Dial H for Hero #1 – Sam Humphries, Writer; Joe Quinones, Artist
Ray – 10/10
Corrina: A Little Disjointed
Ray: The biggest unqualified win out of the Wonder Comics line so far, Dial H for Hero #1 shows that Sam Humphries is better than anyone in the business at fusing the absurd and the human. We saw it in Green Lanterns and Harley Quinn, but with a blank slate here he’s able to get even better. It stood out to me how much this first issue had in common with the cancelled Sideways (Latino teen lead, cosmic powers with ties to a larger conflict, unconventional family situation, spunky female best friend) but every element feels much more real, much more fleshed out.
The issue gets off to a good start with a young Miguel nearly dying in a pool stunt gone wrong and being flown to safety by a passing Superman. That rescue gave him a rush he’s been chasing ever since – but ten years later, his life is not what he hoped. His loving parents died in an accident and now he lives with a crude uncle and is forced to work in a Mayo-themed food truck. This segment felt a little more like a Mark Russell book, with its relentless spoofing of the American diet.
Despite the slight sheen of absurdity over these scenes, all the character moments feel great, including the introduction of perpetual runaway Summer and Miguel’s eventual decision to jump a gorge on a makeshift ramp – a near-death experience that brings him the HERO dial and kick-starts the book’s actual plot. While Humphries’ writing is a highlight, artist Joe Quinones is another star. Not only are his drawings in the main segment brilliant, he stunningly shifts his art style once the HERO dial is activated and Miguel transforms into “Monster Truck”, a ridiculous “XXXtreme superhero” given his abilities by alien monster trucks. Complete with pouches everywhere and sci-fi weaponry, the character is hilarious and Quinones shifts his art to resemble indie superhero artists like Michel Fiffe. This book’s first issue captures the sense of magic and adventure I’ve been searching for in other titles like Shazam, and it continues this line’s four-for-four success streak in a big way.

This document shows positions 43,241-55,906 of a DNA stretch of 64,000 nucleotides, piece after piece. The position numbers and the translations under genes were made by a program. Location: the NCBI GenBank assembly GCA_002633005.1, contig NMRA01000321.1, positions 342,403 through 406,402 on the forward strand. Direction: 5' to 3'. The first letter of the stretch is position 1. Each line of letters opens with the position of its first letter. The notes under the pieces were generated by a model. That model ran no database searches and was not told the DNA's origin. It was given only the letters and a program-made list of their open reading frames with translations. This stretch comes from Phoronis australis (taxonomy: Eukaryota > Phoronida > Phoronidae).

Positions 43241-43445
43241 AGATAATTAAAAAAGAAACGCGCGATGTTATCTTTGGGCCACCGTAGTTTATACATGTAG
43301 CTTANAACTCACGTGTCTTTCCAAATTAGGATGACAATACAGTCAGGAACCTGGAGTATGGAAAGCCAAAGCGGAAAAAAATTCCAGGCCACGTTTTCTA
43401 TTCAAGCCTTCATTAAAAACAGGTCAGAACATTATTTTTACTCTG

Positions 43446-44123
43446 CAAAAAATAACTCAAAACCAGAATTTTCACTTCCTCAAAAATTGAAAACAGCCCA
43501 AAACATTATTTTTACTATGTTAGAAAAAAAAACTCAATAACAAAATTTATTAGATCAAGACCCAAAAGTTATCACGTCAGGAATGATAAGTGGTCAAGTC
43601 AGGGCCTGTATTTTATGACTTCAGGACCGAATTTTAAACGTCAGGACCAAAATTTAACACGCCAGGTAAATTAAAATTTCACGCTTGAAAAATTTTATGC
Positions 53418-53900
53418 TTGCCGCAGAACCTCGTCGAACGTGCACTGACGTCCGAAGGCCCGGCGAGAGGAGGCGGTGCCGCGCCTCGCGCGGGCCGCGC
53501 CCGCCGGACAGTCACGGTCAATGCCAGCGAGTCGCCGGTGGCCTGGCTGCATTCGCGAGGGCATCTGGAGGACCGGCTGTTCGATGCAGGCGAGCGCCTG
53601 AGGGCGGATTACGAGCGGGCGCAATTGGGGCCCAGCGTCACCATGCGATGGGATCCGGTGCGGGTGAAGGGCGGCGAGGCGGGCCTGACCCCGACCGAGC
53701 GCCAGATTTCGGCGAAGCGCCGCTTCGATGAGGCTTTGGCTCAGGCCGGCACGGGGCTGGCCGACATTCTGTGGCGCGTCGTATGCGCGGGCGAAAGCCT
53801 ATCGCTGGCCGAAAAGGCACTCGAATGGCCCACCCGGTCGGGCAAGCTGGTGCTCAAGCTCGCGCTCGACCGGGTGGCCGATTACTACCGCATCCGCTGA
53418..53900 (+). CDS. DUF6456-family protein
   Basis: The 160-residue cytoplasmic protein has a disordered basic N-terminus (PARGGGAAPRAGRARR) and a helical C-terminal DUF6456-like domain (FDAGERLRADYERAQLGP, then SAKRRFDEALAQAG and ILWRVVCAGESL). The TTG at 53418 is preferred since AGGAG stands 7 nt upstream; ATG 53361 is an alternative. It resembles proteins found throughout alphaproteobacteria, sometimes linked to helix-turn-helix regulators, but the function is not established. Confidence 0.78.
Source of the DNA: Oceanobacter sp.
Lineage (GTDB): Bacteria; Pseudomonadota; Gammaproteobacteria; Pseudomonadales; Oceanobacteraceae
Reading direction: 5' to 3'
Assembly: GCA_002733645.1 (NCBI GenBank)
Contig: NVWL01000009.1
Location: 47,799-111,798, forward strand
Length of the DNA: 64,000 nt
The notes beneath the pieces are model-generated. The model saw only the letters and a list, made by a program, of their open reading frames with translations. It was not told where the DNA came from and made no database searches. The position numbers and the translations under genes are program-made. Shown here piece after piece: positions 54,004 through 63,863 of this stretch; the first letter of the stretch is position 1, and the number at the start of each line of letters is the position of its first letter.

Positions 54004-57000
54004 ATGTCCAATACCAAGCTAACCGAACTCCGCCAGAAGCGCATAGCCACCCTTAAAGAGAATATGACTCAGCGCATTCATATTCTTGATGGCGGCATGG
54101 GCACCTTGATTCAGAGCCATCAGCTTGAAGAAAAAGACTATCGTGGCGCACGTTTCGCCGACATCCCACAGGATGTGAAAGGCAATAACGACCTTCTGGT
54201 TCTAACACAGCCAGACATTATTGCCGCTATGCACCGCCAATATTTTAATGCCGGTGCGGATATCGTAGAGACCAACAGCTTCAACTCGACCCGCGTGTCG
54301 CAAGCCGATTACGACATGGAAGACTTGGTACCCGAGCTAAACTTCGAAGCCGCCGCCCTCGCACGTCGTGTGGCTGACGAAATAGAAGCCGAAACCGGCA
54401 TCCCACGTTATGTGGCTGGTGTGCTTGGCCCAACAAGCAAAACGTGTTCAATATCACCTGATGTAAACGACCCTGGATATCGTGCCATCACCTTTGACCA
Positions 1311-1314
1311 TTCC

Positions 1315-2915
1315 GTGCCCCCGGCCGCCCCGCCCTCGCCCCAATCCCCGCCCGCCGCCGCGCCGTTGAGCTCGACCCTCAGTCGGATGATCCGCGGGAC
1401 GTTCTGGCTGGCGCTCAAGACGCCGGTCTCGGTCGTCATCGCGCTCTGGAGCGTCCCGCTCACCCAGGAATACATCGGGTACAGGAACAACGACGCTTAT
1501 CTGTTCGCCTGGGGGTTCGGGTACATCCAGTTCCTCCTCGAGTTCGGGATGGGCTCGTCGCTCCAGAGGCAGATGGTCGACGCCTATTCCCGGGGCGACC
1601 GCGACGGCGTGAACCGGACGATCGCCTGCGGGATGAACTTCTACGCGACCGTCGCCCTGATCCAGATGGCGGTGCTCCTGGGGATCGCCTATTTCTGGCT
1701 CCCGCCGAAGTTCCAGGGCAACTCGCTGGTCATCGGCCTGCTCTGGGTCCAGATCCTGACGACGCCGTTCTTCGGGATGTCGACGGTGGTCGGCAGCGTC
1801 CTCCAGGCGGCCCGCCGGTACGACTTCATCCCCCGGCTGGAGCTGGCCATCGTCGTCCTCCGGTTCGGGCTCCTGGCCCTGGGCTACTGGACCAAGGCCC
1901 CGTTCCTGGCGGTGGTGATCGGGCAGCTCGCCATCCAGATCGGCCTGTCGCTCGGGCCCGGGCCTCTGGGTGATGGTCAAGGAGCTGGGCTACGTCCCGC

Corrina: Dial H for Hero #1 attempts to fuse the absurd with the human and it mostly succeeds but there are moments when it becomes too absurd and causes the story to lose its connection to the characters.
For instance, Miguel’s situation working in the Mayo-themed food truck was so over-the-top and satiric that I lost hold on any emotions I felt for him.
But, still, you can feel why Miguel wants to escape his life and his joy when he transforms into the Monster Truck.
And a big Wow for Quinones, who has the art style that’s perfect for this story, bright, bold, colorful, fleshing out the Monster Trucks and creating a new version of the Hero dial. The art makes everything look fun and fascinating and likely immediately appealing to the target audience.
But I didn’t find the characterization as fleshed out as Ray did. Miguel, rather than being someone inspired to adventure by Superman’s rescue, instead is turned into another sad-sack figure by being given tragedy in his origin. That makes me sad, rather than full of wonder.
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Disclaimer: GeekDad received this comic for review purposes.